Georges Bizet’s opera Carmen has been through many cinematic iterations — Carlos Saura turned it into a flamenco spectacular, while the late Jean-Luc Godard somehow managed to come up with an existential thriller — but Benjamin Millepied’s reimagining might be the most original take on it yet.
“It’s about a woman who’s running for her life, from Mexico to the U.S.,” he explained when he visited Deadline’s TIFF Studio. “And as she crosses the border, she encounters a border patrol and a Marine with PTSD. Everything goes wrong in that moment, and they end up fleeing together towards Los Angeles. So, it’s a movie about freedom, love and death — with lots of music and dance. It’s a complete reimagining of Carmen, with all-new music, about a woman who can love and be loved, and who expresses her freedom through movement and song.”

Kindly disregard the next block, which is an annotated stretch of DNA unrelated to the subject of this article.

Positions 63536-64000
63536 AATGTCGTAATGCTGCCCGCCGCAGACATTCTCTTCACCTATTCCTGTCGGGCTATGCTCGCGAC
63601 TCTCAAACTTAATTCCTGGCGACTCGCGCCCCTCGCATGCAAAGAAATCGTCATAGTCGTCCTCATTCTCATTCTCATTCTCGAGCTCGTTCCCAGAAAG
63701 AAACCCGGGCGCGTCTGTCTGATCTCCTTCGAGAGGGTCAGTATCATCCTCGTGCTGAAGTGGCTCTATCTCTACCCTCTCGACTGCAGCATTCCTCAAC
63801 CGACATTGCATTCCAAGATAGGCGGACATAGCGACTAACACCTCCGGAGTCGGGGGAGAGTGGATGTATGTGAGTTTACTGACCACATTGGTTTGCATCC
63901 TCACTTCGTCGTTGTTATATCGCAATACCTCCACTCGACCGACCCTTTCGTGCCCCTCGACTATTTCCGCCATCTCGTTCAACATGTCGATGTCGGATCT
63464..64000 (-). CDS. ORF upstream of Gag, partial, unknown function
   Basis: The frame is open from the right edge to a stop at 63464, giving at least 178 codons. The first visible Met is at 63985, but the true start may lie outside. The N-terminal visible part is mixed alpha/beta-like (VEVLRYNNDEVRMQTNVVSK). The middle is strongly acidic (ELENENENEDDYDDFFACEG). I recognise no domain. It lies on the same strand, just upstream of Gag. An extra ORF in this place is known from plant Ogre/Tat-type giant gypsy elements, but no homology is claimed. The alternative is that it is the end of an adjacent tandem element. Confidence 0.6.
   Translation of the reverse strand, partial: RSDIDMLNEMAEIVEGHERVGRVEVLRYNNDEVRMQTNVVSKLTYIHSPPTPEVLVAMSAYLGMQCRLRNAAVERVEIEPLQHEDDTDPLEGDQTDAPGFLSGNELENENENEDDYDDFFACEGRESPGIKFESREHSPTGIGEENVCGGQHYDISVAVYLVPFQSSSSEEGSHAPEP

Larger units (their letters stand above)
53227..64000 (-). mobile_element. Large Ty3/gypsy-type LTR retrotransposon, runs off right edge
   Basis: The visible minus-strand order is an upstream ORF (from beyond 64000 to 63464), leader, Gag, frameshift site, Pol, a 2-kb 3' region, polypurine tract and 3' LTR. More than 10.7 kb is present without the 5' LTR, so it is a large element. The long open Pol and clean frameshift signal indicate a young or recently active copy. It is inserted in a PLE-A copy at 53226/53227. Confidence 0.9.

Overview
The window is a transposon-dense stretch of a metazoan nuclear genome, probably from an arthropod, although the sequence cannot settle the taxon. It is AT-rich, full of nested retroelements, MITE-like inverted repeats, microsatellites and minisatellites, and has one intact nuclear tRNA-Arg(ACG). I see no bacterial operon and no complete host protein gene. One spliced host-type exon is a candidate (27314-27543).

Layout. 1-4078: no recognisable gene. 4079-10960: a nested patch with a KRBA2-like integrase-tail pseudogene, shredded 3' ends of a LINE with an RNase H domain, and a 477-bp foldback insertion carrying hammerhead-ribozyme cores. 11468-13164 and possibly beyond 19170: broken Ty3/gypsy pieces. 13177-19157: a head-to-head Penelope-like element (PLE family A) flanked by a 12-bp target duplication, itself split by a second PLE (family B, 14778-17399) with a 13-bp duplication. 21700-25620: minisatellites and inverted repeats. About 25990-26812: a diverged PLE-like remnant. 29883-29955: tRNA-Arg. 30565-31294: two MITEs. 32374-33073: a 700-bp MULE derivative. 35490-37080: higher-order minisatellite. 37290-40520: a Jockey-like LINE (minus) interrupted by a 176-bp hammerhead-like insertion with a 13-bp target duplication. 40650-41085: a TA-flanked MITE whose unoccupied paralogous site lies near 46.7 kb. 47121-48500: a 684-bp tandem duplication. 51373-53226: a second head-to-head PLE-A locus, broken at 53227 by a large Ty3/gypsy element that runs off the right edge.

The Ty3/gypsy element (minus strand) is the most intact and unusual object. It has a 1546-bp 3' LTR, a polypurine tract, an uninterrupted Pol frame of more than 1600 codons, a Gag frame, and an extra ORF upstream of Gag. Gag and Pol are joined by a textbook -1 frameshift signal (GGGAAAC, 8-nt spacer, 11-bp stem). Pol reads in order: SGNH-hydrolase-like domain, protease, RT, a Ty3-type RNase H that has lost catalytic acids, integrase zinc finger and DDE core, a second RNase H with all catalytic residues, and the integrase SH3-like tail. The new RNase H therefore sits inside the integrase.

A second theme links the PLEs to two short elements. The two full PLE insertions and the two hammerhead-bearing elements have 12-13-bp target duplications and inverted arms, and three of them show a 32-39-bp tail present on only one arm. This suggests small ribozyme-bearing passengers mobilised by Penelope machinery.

Toronto Review: Benjamin Millepied’s ‘Carmen’
The film is something of a passion project for the director. “It was an opera that I grew up with,” he said, “that really stayed with me throughout the years. And when I was thinking, even in my early 20s, about the film I wanted to make — because I was making short films, dance films — it always stayed with me.”
Millepied revealed that he was inspired by a friend, opera director Peter Sellars, to depart from the original text and make something new. “He said to me, ‘Oh my God, the story is so uninteresting and so bad, you have to completely reinvent it.’ And I started agreeing with him. It’s a 19th-century woman written by a man who knew nothing about women. But we also wanted to make it really contemporary, with a story that people could relate to — the idea of a character that is fierce and independent.”
To hear more about Carmen, click the link.
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